In the first part of this analysis have been presented the two types of macro-enabled documents with powershell downloader spreading via emails in recent campaign. The powershell downloaders and/or the macros were slightly obfuscated, however, it was easy to defeat this obfuscation and reveal their purpose.

Unfortunately, during my analysis the downloaded content was not present on the involved servers and also in the most cases it was not available even during the analysis on sandboxes like Any.Run or Hybrid-Analysis. But after a while, I was able to found at least one analysis at Any.Run, in which the powershell downloader successfully downloaded the malicious content. So, in this article is covered this one case.

Powershell downloader

The second document from the first part of my analysis is actually the one sample mentioned above, which Any.Run report contains the downloaded data. Recall from the last article, the analyzed document contains macros, which lead to execution of the encoded powershell command. After decoding we can see the following powershell downloader:

Fig. 1: Decoded Powershell downloader

The first URL hxxp:// (which is supplied to the method DownloadString) was active during the execution at Any.Run, so we can see the downloaded content, which is then invoked as an powershell expression (IEX from the picture above is the alias to the commandlet Invoke-Expression).

Fig. 2: Captured communication with malicious URL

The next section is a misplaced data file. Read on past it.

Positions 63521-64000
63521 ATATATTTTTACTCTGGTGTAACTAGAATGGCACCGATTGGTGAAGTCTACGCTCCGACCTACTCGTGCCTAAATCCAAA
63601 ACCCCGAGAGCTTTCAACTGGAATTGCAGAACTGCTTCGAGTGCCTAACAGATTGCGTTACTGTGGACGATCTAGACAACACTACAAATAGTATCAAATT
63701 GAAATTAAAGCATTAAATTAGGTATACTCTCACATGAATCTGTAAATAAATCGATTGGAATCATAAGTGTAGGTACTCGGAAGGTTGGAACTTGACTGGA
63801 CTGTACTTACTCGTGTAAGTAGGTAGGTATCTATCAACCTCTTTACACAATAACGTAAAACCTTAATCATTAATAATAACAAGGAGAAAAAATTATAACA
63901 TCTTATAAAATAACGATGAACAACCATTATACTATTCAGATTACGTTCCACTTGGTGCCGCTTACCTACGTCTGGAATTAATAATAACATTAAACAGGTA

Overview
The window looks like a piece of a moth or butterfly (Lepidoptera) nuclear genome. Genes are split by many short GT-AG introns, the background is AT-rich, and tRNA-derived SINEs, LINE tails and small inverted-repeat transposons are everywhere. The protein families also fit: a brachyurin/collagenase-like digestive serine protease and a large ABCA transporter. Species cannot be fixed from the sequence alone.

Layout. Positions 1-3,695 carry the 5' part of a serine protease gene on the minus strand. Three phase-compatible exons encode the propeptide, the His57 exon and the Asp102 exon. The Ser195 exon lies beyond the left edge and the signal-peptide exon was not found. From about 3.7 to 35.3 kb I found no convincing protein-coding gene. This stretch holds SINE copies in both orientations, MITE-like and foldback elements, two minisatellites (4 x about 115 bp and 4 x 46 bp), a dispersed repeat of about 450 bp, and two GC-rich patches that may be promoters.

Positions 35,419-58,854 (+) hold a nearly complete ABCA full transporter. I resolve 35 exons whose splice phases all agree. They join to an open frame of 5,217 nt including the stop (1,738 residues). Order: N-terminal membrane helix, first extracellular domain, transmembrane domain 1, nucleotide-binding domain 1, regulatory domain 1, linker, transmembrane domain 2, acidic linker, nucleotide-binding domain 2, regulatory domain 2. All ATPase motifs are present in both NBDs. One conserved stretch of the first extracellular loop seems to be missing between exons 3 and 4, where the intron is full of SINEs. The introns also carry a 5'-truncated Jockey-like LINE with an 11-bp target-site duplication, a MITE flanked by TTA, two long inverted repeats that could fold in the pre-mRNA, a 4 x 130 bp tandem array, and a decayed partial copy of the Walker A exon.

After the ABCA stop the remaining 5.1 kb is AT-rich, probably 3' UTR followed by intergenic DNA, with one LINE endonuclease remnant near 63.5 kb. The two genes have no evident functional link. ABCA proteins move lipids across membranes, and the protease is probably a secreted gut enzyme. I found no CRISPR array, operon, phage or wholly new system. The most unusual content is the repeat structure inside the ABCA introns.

Fig. 3: Downloaded end executed content from the malicious URL

It is not obfuscated, and it is clear that this piece of powershell script download and execute string again, but this time, the content is downloaded from pastebin. However, during the campaign only the 8 AV engines detected this unobfuscated 2nd stage of powershell downloader:

Fig. 4: Detections of 2nd powershell downloader

Moreover, the downloaded content from pastebin has even less detection ratio, with the score 169 only:

Fig. 5: Detections of pastebin content

Before we can proceed with this content from pastebin, it is useful to remind the behavior of the 2nd powershell downloader:

  • download and execute script from hxxps://
  • execute function Invoke-HQLAPCCSDIGBUMKZIHEIZPFSX (probably defined in the content downloaded from pastebin)

Powershell injector from pastebin

Now, let’s continue with pastebin’s content. It is mostly unobfuscated powershell script, too. It seems that only two function names are partially mangled: Invoke-HSOAWYAZUAGTMWM and Invoke-HQLAPCCSDIGBUMKZIHEIZPFSX mentioned above. Also the parameters of these functions are readable, and we can found names like PEBytes, ExeArgs, ProcName and ProcId, which give us the sense of what this script is probably able to do.

Fig. 6: Powershell script from pastebin

Scrolling down the script, we found the code related to the structure of PE files like headers, sections, imports and exports, and code for accessing the Win32 API functions often uses for code injection, like VirtualProtect, WriteProcessMemory, CreateRemoteThread.

Fig. 7: Powershell code related to the structure of PE files